|Nhon Hai Island, 20 km away from Quy Nhon, is a beach destination with scuba diving and coral gazing as some of the activities on offer.
Photo by Trung Pham.
Beach town Vung Tau, the former imperial capital of Hue and coastal town Quy Nhon will receive the recognition at the 39th ASEAN Tourism Forum (ATF 2020) on January 16.
The forum, a cooperative regional effort to promote the Association of Southeast Asian Nations (ASEAN) as one tourist destination, is scheduled to be held in Brunei.
The recognition follows an inspection tour by the ASEAN Clean Tourism Standard Assessment Committee, which assesses tourist towns in the region based on seven categories: environmental management, cleanliness, waste management, awareness-building on environmental protection and cleanliness, green spaces, health safety, urban safety; and secure tourism infrastructure and facilities.
For years now, Vung Tau in Ba Ria-Vung Tau Province, around 125 kilometers (77 miles) from Saigon, has been a popular weekend escape in southern Vietnam, inviting visitors with its long, gentle beaches and warm waters.
Hue in the central province of Thua Thien-Hue, which witnessed the rise and fall of last ruling Nguyen Dynasty (1802-1945), is known for many UNESCO-recognized heritages, including royal tombs, ancient palaces and pagodas.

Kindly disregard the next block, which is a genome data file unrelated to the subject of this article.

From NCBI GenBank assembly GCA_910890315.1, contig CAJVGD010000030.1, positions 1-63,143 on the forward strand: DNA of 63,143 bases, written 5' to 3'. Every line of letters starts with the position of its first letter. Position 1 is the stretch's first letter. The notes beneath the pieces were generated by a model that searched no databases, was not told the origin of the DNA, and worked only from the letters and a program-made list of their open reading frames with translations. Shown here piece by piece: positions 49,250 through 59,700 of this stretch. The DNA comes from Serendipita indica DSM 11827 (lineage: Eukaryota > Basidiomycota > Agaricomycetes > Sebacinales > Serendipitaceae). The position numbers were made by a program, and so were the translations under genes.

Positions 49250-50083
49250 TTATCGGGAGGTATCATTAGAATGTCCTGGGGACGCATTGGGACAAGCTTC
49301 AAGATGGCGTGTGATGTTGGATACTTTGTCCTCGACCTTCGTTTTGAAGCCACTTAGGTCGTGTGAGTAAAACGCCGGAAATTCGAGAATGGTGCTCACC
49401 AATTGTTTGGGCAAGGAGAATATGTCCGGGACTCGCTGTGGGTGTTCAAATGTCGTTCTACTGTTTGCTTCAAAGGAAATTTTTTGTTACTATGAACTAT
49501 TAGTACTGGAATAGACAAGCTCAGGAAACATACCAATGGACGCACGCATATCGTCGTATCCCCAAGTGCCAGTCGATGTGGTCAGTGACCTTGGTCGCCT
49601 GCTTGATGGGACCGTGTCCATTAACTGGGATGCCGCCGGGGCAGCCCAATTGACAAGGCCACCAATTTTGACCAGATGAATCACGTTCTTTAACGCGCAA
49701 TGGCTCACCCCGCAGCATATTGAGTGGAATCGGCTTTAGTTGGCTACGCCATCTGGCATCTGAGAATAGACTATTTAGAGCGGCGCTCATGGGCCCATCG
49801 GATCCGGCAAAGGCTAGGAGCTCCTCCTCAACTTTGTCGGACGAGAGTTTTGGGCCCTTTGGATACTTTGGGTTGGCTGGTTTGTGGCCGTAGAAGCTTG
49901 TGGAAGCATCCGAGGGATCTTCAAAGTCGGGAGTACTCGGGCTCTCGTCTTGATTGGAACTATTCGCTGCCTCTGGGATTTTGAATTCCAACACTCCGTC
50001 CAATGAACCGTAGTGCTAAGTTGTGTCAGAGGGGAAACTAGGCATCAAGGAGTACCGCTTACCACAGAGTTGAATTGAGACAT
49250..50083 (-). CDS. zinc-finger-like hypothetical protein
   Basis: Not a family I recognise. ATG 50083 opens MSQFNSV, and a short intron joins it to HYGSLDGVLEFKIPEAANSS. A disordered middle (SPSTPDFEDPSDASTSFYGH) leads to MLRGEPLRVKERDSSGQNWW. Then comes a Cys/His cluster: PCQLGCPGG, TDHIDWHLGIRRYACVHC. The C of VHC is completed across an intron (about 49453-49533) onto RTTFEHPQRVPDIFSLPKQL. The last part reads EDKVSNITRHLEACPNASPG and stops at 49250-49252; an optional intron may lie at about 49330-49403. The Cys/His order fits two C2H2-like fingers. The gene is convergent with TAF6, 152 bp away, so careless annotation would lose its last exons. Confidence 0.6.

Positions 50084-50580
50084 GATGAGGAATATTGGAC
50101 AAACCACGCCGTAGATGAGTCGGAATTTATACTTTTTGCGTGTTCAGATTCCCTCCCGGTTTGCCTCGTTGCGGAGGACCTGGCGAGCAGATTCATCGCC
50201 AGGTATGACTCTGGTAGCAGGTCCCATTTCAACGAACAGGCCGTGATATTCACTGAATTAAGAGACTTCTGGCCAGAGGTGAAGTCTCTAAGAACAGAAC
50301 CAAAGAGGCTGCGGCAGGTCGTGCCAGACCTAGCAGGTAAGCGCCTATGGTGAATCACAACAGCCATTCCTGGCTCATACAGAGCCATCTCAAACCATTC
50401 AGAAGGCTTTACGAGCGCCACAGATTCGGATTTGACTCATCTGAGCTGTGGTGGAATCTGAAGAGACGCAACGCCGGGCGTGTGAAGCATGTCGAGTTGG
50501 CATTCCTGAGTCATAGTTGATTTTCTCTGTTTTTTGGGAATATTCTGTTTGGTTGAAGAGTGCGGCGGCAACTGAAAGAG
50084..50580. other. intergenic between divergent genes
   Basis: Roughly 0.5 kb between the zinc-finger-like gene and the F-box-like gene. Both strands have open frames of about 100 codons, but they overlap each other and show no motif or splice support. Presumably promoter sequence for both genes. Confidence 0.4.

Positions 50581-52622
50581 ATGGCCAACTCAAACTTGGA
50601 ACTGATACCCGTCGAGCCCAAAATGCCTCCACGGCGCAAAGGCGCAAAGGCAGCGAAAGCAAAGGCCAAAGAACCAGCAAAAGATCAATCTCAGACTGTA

Quy Nhon in Binh Dinh Province is also popular for its long, broad sandy beaches that have earned it the nickname “Vietnam’s Maldives.”
The town, which is located between the travel hotspots of Nha Trang and Hoi An, has itself emerged as one of the three tourism hubs of Vietnam’s south central coastal region alongside with Da Nang and Nha Trang.
It is blessed with a 42 km long coastline, diverse topography comprising mountains, forests, salt marshes, plains, lagoons, lakes, rivers, peninsulas and islands, abundant seafood and other natural resources.
However experts have expressed concern at how beaches in Vietnam are being trashed at an alarming rate, and the country has the ignominy of being the fourth largest sea polluter in the world, according to the United Nations Environment Program.
Prime Minister Nguyen Xuan Phuc last year issued a national action plan on the management of plastic waste in the ocean until 2030, aiming to fulfill the country’s international commitment to resolve the issue of marine plastics.
Vietnam will cut down 75 percent of its marine plastics and stop generating plastic waste in coastal tourist areas by 2030, the PM said.